On Feb. 18th, 2021, after spending six months in transit, the Perseverance rover landed in the Jezero Crater on Mars. By March 4th, it began driving short distances and calibrating its instruments in preparation for all the science operations it will conduct. Most recently, Perseverance began studying its first scientific target, a rock that has been named “Máaz” – the Navajo word for “Mars.”
This feature is one of many objects of scientific interest in the Jezero Crater that are being given names from the Navajo language. The process is overseen by the Perseverance mission team in collaboration with the Navajo Nation Office of the President and Vice President. This is in keeping with NASA’s tradition of giving features nicknames so that the mission team (which can number in the thousands) has a common name for them.
Recently, the Perseverance team named the rover’s landing site the “Octavia E. Butler Landing” in honor of the late and esteemed science fiction author who passed away in 2006. Similarly, the Curiosity rover’s landing site in the Gale Crater was named Bradbury Landing in honor of Ray Bradbury, the famed science fiction author who is perhaps best known for writing The Martian Chronicles.
In this case, the decision is part of a larger effort where the rover’s landing site was divided into four quadrangles (or “quads”). Each quad measures about 2.6 km2 (1 square mile) in size and is named after a national park or nature preserve on Earth with similar geology. The quad where Perseverance landed is named for Arizona’s Tséyi (Canyon de Chelly) National Monument, located in the heart of the Navajo Nation.
One of the engineers on the mission team is Aaron Yazzie of NASA’s Jet Propulsion Laboratory, who is himself Navajo (or Diné). Through Yazzie, NASA south the permission and cooperation of the Navajo Nation to name new features on Mars. In response, Jonathan Nez and Myron Lizer (the President and VP of the Navajo Nation, respectively) and their advisors compiled a list of words and made them available to the rover’s team.
For instance, Perseverance‘s name was translated to “Ha’anhóni,” while words like bidziil (“strength”) and ho? nil?? (“respect”) were also emphasized as possible names for features. Other terms were inspired by terrain that has already been imaged by the rover, such as tséwózí bee hazhmeezh, which translates to “rolling rows of pebbles, like waves.” As Navajo Nation President Jonathan Nez said in a NASA press release:
“The partnership that the Nez-Lizer Administration has built with NASA will help to revitalize our Navajo language. We hope that having our language used in the Perseverance mission will inspire more of our young Navajo people to understand the importance and the significance of learning our language. Our words were used to help win World War II, and now we are helping to navigate and learn more about the planet Mars.”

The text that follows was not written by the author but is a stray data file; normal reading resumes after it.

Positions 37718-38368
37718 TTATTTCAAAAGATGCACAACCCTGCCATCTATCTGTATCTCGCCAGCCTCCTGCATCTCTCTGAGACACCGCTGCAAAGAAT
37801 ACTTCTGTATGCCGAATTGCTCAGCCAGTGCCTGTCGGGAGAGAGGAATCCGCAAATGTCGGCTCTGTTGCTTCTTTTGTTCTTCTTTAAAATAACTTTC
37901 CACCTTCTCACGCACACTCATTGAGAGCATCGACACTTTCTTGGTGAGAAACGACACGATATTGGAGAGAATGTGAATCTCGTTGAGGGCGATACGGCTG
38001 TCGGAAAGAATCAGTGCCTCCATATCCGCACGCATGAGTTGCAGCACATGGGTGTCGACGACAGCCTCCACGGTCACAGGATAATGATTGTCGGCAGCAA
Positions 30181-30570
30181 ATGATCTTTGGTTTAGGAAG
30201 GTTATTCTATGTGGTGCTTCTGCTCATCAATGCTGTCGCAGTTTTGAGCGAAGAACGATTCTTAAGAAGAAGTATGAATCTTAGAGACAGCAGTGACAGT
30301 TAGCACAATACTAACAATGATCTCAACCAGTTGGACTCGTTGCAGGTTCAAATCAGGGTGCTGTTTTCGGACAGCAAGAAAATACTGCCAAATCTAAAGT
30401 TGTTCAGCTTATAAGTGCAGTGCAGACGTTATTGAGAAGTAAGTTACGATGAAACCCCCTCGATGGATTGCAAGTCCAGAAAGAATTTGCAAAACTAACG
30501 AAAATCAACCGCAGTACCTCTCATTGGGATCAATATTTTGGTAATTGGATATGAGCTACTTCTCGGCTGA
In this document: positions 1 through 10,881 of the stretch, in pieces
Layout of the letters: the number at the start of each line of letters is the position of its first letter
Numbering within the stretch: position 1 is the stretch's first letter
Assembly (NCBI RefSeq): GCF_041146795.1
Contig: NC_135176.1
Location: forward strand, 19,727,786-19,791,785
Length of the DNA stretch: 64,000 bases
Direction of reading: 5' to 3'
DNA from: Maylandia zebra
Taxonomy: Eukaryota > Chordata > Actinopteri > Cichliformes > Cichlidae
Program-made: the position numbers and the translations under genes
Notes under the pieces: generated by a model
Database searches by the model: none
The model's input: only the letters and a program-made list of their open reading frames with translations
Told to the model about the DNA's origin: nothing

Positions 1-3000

At present, the Perseverance team has a list of 50 names to start, but the team will continue to work with the Navajo Nation to include more names for features as the rover continues to identify them. “This fateful landing on Mars has created a special opportunity to inspire Navajo youth not just through amazing scientific and engineering feats, but also through the inclusion of our language in such a meaningful way,” added Yazzle.
One of the biggest challenges has been adapting Navajo script in such a way that Perseverance’s systems are able to recognize it. In order to convey the unique pronunciation of Navajo words, special accents are included (which the rover’s computerized language does not recognize). For now, the team is avoiding complications by simply using English letters without special accents or punctuations.
However, Yazzie also indicated that the team will continue to work to find ways to convey the proper intonations. Said Nez:
“We are very proud of one of our very own, Aaron Yazzie, who is playing a vital role in NASA’s Mars 2020 Perseverance Mission. We are excited for the NASA team and for Aaron and we see him as being a great role model who will inspire more interest in the STEM fields of study and hopefully inspire more of our young people to pursue STEM careers to make even greater impacts and contributions just as Aaron is doing. As the mission continues, we offer our prayers for continued success.”
Katie Stack Morgan, the Deputy Project Scientist of the PerseveranceI mission at JPL, added that scientists on the team have embraced the opportunity to learn Navajo words and their meaning. “This partnership is encouraging the rover’s science team to be more thoughtful about the names being considered for features on Mars – what they mean both geologically and to people on Earth,” she said.
In the near future, the rover will be running more tests to calibrate its advanced suite of instruments. These will be relied on when Perseverance examines Máaz’s composition and what it can tell us about the history of the Jezero Crater. The Ingenuity Mars Helicopter will also be making another experimental test flight to test its systems and capabilities.
The types of discoveries Perseverance will allow for have scientists all over the world eagerly awaiting the rovers scientific returns!
Further Reading: NASA